Sign up for newsletter >>
When to Eat What
Photo by Buchen WANG / Unsplash

When to Eat What

There Are Right Answers, But Not One

The internet offers us hundreds of approaches to diet and exercise, addressed in blogs, social media ads, and apps. More and more are acknowledging the fact that different programs help different people. Some pay-to-play health apps divide people into three or four groups using personal quizzes—a method driven by the acknowledgment that there are different types of people but hindered by the need for a simple, marketable operation with low overhead. There are more than three or four healthy diets. This system of selling health and wellbeing has brought such a wide variety of one-size-fits-all answers (all for lining their creators’ pockets with minimal effort) that the big picture can come into view: there are as many detailed methods of living a healthy life as there are people.

However, there are pillars that support most, if not all, of these methods. I spoke with certified personal trainer, health coach, and nutrition coach Dan DiFigio about these pillars and the experimentation that every individual must go through to find their own solutions.


DeFigio states that there is no solid physiological standard to dictate what should be done before a workout. Each individual must try different things—a big meal, a small meal, or nothing at all—to find what really works for them. While there is evidence that repeatedly practicing a cardio routine before you break your fast in the morning leads to a small increase in the amount of fat burned, this will not work for everyone. “If the difference between a good run and a crappy run is whether you’ve eaten, by all means, eat,” DeFigio explains. To figure that out, each person must try both.

Intermittent fasting is a hot topic, and many of the aforementioned social media ads and apps offer short quizzes to dictate the correct ratio of eating hours to “clean” hours (the hours where one fasts). These ads assert that intermittent fasting is for everyone, a universal benefit. DeFigio disagrees. While everyone “fasts” to an extent while they sleep, there are some who will not benefit from the attempt to add extra clean hours to their day. There are: 1) people who struggle with blood sugar regulation, and 2) people who struggle with an addiction to carbohydrates. People who struggle with blood sugar, like those with diabetes, can significantly risk their health by avoiding food for extended hours. For those with carbohydrate addiction, fasting turns into a period of rest followed by overeating, negating any benefits and causing damage to their overloaded digestive system.

Intermittent fasting does work for plenty of people, but then comes the question: how many hours should one really eat and how many hours should one remain clean? While the common answer is sixteen fasting hours to eight eating hours per day, DeFigio asserts that “it’s really splitting hairs to worry about hours.” Whether you fast for sixteen, fifteen, fourteen, or ten, you are getting some time for your body to catch up with what you’ve eaten. As with the decision to work out before or after you’ve broken that fast, you must experiment to find the system that works best for you.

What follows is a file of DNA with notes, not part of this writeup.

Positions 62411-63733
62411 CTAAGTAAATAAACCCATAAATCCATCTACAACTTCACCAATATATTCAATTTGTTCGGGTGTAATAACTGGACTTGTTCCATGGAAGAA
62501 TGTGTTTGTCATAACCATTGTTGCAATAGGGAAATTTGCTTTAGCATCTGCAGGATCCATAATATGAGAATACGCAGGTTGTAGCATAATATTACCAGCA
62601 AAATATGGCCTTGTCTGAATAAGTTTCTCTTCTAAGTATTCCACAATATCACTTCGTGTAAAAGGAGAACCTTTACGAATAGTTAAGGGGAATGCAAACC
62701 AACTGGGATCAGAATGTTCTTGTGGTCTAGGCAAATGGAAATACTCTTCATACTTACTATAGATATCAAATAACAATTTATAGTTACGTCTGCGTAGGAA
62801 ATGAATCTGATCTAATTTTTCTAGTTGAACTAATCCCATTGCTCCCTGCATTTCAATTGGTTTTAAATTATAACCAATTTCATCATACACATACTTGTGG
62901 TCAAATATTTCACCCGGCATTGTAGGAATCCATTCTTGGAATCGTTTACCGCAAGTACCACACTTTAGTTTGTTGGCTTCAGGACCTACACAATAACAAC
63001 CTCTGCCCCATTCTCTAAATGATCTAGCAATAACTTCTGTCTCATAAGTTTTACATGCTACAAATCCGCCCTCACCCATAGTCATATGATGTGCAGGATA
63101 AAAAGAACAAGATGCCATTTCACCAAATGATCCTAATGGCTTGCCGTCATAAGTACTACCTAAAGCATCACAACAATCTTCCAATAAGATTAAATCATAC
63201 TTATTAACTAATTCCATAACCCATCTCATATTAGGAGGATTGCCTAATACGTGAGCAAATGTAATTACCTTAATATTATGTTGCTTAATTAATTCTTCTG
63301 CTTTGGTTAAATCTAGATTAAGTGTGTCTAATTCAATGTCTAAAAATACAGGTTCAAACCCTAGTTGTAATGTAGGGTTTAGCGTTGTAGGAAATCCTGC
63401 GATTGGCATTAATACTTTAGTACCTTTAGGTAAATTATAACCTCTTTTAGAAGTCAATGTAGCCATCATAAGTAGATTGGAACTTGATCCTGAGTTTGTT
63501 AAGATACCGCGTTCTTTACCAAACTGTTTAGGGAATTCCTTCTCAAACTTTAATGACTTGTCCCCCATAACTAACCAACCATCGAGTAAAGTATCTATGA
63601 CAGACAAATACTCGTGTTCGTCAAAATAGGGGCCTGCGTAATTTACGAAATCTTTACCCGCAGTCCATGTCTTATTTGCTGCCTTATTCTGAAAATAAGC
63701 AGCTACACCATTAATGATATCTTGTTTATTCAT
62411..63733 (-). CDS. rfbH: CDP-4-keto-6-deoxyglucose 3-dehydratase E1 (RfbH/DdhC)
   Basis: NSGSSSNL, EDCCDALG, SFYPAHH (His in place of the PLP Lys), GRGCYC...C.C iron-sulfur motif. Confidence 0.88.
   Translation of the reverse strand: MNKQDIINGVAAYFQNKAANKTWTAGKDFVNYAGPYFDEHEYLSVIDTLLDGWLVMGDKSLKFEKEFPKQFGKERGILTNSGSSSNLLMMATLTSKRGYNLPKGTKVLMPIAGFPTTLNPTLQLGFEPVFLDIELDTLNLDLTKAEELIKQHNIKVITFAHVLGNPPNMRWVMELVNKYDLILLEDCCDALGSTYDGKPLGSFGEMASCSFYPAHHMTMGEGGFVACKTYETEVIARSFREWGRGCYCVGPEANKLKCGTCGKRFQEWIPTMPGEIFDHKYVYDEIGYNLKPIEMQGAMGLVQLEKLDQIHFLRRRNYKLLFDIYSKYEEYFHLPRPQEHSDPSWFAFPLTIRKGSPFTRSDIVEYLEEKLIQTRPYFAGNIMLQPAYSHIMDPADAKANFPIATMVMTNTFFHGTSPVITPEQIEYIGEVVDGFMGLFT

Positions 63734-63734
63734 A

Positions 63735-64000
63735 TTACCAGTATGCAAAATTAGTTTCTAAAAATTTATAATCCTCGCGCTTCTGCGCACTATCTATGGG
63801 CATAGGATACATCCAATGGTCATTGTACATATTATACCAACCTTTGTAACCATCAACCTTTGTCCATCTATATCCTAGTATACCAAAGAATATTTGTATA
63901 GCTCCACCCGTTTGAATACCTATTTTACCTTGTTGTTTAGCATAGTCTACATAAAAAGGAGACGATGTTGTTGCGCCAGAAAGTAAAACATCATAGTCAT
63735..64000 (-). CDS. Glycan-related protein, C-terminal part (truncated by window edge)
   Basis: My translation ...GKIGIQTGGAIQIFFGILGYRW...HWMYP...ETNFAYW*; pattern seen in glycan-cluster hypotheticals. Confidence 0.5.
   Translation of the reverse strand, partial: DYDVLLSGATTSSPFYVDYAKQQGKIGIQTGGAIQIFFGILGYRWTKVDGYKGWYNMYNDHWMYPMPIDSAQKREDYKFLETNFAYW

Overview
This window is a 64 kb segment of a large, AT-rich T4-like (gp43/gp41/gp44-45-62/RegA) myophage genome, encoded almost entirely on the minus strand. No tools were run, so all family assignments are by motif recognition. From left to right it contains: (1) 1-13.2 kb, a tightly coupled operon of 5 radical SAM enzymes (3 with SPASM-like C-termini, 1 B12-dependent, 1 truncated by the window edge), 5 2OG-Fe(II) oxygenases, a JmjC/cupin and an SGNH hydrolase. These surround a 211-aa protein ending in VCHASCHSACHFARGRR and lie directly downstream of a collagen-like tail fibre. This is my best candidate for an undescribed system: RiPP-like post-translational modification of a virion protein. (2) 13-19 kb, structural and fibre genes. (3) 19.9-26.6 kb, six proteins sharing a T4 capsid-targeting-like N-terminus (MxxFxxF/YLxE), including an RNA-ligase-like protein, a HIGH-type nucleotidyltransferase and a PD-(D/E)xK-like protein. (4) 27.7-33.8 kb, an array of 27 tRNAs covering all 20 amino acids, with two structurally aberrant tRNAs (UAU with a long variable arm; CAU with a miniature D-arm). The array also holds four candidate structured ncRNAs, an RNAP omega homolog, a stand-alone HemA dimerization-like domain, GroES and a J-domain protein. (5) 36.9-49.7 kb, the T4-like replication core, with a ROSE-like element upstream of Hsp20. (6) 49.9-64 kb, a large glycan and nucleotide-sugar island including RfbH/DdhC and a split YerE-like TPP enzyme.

There is a bit more of a straight answer when it comes to post-exercise routines, but DeFigio reaffirms that these still vary between individuals. There is, clearly, an approximate thirty minute window to “maximize refueling” post workout. Because of a depletion of the stored carbohydrate glycogen that occurs during exercise, the body produces glycogen synthase enzymes. These aid in the digestion and synthesis of the food you eat within this approximate time window, making it perfect for refueling.

Professional athletes, whose entire living is made for a regimen of eating and training, will eat within this window religiously. These are people who are very active for at least ninety minutes almost every day. DeFigio will (generally) recommend to these athletes to eat meals within this window that contain 25% of their daily protein and three or four times as many carbohydrates by weight.

For the rest of us, meal recommendations vary. DeFigio will first determine how much protein is needed on a daily basis, and decide how many carbohydrates are needed beyond that, based on levels of activity. For example, someone who gets very little activity will generally be recommended a post-workout meal with an even amount of carbohydrates to protein—⅓ of the daily value to ⅓, making room for three square meals a day.


“As humans,” tells DeFigio, “the nuts and bolts of our physiology are similar, but everyone is different.” Each habit explained above will require the person reading it to try it, record the noticed pros and cons, and try something else. A good method of working out your personal system for health is to keep a food and exercise journal, keeping up with what you eat, how much, when you eat it, and how it makes you feel. The good news here is that this plan requires no subscription and no credit card, so you can try it totally risk-free. Go forth, armed with the foundation here and find what works for you. “While we can base nutritional science on some basic fundamental principles,” says DeFigio, “a lot of a good nutritional plan is an experiment.”